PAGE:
I wondered when the #MeToo movement was going to have an impact on religious institutions, and we may be seeing that happen with the Southern Baptist response to the scandal swirling around Paige Patterson.
The background to this is that, like many other denominations, the Southern Baptists are in decline. Their membership is graying and shrinking and young people are vanishing. This is not unrelated to the conservative takeover of the denomination in the 1970s, a successful push to centralize control and establish fundamentalism and inerrancy as core principles, that was largely engineered by Paige Patterson and another man, Paul Pressler (remember that name). As a result, the SBC has endorsed many retrograde ideas, like their infamous declaration that wives should “submit graciously” to their husbands’ orders.
The conservatives won the battle, but they’re losing the war. Ever since then, moderates, women and young people have been heading for the exits, correctly sensing that they’re second-class citizens in a church dominated by white male culture warriors.
That brings us to this month, when a recording surfaced of a sermon given by Patterson in 2000. In it, he says that wives in abusive marriages shouldn’t seek divorce, but should focus on praying for their husbands and strive to “be submissive in every way that you can”. He tells a story of a battered woman who asked his counsel, and he sent her home after urging her to pray harder. And then:
The woman returned to church with two black eyes from her violent husband. When Patterson saw her wounds, he told her that he was “very happy” because her pain had made her husband feel guilty enough to attend church for the first time. (source)
This brought about a firestorm of controversy, but it wasn’t the only issue. At around the same time, another Patterson sermon surfaced in which he joked about objectifying a 16-year-old girl, saying that making leering comments about women’s bodies is just “being biblical”.
Last but certainly not least, multiple men have filed a lawsuit against Paul Pressler, accusing him of groping, molesting and raping them when they were boys in a string of incidents going back decades. One of the plaintiffs is also suing Patterson, alleging that he knew about the molestation and helped cover it up.
The reaction to Patterson’s multiple scandals was fiercest from women, including a letter signed by thousands calling for him to relinquish all power as a leader of the Southern Baptist Convention. However, it looked at first like the old boys’ club was moving in to protect him. Many SBC leaders clammed up. When a Ph.D student at Patterson’s seminary criticized him, he was fired from an on-campus job and lost a tuition break. And Patterson himself doubled down with a defiant statement in which he complains that he’s been subjected to “rigorous misrepresentation”.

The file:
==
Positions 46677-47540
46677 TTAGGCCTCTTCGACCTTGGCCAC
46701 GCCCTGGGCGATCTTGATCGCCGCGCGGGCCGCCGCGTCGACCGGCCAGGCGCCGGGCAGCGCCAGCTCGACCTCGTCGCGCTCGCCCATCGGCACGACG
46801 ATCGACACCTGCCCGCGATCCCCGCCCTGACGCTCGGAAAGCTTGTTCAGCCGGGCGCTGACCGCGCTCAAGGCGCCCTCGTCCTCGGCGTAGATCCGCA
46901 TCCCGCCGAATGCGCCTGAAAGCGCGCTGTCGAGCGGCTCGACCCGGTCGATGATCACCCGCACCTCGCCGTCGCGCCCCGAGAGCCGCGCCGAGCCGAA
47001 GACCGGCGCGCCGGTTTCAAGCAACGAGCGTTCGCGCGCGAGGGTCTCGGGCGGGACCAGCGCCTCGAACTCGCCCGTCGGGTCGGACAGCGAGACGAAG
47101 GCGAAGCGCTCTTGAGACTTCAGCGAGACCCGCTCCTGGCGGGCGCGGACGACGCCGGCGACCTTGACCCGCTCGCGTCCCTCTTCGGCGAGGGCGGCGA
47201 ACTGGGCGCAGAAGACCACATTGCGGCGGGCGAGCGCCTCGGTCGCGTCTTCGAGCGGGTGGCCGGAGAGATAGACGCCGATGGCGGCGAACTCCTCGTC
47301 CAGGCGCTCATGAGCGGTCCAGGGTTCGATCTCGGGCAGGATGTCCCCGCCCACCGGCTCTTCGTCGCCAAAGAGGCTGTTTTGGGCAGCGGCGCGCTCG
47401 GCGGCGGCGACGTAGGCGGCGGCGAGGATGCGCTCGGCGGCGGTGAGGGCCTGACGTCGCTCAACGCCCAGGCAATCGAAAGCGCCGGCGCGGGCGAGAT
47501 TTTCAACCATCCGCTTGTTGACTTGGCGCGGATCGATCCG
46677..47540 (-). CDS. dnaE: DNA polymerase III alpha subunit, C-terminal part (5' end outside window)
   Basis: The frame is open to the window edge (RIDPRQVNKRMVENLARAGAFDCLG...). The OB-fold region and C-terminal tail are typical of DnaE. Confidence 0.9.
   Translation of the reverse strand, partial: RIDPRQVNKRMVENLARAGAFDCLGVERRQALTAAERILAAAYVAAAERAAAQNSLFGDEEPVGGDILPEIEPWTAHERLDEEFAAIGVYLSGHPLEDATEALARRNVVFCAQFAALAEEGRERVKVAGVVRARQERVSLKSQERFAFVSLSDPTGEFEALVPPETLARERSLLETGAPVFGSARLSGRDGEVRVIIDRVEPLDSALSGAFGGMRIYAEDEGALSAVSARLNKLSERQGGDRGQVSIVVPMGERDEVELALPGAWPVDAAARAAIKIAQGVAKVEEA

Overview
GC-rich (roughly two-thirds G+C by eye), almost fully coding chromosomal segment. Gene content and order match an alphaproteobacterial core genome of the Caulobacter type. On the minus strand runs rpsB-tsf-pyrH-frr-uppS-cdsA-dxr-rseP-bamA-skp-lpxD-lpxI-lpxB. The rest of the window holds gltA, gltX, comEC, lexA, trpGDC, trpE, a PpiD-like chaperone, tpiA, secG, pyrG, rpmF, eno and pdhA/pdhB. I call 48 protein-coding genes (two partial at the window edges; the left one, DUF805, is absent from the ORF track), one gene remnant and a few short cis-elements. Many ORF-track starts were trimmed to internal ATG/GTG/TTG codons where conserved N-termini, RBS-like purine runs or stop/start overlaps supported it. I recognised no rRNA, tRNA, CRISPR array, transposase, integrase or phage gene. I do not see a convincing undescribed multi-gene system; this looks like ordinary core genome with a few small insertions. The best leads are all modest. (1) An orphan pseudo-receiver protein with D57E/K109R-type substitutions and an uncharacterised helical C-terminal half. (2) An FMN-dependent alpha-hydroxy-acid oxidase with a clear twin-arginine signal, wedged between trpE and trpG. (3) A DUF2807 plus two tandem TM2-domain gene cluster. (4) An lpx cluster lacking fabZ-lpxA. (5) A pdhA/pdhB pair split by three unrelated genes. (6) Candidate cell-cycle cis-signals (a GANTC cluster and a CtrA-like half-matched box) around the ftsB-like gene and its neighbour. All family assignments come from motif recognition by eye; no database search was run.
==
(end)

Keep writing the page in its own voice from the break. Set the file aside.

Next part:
But then, a surprise: last week, Patterson issued an apology. Here’s what he said:
I wish to apologize to every woman who has been wounded by anything I have said that was inappropriate or that lacked clarity. We live in a world of hurt and sorrow, and the last thing that I need to do is add to anyone’s heartache. Please forgive the failure to be as thoughtful and careful in my extemporaneous expression as I should have been.
I would also like to reiterate the simple truth that I utterly reject any form of abuse in demeaning or threatening talk, in physical blows, or in forced sexual acts. There is no excuse for anyone to use intemperate language or to attempt to injure another person.
I guess this is good to hear, although I don’t think anyone ever claimed that Paige Patterson endorses domestic violence. However, his apology didn’t answer the more important question, the one that started this debate: if a woman finds herself in a marriage where her partner is abusive, what should she do?
Should she call the police, get to a domestic violence shelter, seek a divorce, do whatever is necessary to stay safe? Or should she stay married to the abuser, pray harder and bear the abuse meekly, hoping that a miracle will eventually soften his heart?
Patterson’s failure to address this, combined with the strategically vague “anything that lacked clarity”, suggests that he doesn’t regret the content of his beliefs but just the specific wording he chose to express them. This is a common tactic among Christian apologists who find themselves embroiled in controversy. It’s the equivalent of, “My beliefs are true, but I shouldn’t have said them in a way that made you angry, I should have chosen a different wording so you’d have realized that I was right.”
If it’s necessary to say the obvious, religion isn’t a magic cure for violent spouses. Countless “good Christian” men have beaten or killed their wives and children. In fact, religion can even help abusers get away with their crimes, because it gives them a convenient way to “prove” their virtue. If a person is a regular churchgoer and puts on a show of piety, few people will believe they could be capable of such appalling acts (and more often than not, will blame the woman if she speaks out). The only solution to a violent relationship is to end it, and trying to placate a batterer is just an invitation to them to continue doing it.
This is a one-step-forward, one-step-back situation. The growing cultural power of women is such that even a former head of the Southern Baptists feels he has to apologize for grossly sexist remarks. On the other hand, he chose to apologize strategically, in a way that doesn’t force him to modify his actual beliefs. And I’ll be amazed if he doesn’t get away with it. While it’s undeniably a good sign that the most conservative Christians feel pressure, I’m guessing it will be a long time, if ever, before the influence of feminism forces meaningful change in the highest echelons.